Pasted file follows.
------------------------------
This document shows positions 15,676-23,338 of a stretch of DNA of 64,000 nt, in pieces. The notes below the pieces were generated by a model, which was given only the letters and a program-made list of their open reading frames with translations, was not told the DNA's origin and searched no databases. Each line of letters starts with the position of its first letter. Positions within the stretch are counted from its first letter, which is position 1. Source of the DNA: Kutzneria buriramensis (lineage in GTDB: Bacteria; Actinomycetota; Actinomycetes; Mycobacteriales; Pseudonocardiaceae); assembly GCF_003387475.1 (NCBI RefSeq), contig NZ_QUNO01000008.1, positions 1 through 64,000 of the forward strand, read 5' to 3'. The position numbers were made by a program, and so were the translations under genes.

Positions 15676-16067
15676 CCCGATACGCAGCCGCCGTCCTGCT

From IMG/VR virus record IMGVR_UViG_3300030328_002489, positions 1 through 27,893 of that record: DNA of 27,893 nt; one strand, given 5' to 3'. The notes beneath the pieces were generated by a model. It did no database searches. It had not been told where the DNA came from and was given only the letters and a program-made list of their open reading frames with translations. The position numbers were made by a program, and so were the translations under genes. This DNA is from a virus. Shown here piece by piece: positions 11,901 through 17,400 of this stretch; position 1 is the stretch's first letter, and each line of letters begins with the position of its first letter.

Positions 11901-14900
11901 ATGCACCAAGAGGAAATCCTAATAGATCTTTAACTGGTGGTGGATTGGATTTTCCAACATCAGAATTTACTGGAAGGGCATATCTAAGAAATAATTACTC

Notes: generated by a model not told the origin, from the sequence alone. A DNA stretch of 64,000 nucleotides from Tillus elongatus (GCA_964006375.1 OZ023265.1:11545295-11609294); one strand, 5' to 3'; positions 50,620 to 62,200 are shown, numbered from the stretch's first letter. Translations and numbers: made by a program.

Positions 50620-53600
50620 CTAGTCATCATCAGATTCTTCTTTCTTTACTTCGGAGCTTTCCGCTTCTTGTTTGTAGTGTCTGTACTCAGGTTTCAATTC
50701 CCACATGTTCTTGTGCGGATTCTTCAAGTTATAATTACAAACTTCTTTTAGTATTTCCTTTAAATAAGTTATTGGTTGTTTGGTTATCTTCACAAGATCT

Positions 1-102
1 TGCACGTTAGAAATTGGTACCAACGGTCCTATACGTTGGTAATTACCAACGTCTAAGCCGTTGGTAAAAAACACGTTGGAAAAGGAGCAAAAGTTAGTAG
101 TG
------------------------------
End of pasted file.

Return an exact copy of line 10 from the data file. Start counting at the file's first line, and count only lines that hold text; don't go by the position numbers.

50701 CCACATGTTCTTGTGCGGATTCTTCAAGTTATAATTACAAACTTCTTTTAGTATTTCCTTTAAATAAGTTATTGGTTGTTTGGTTATCTTCACAAGATCT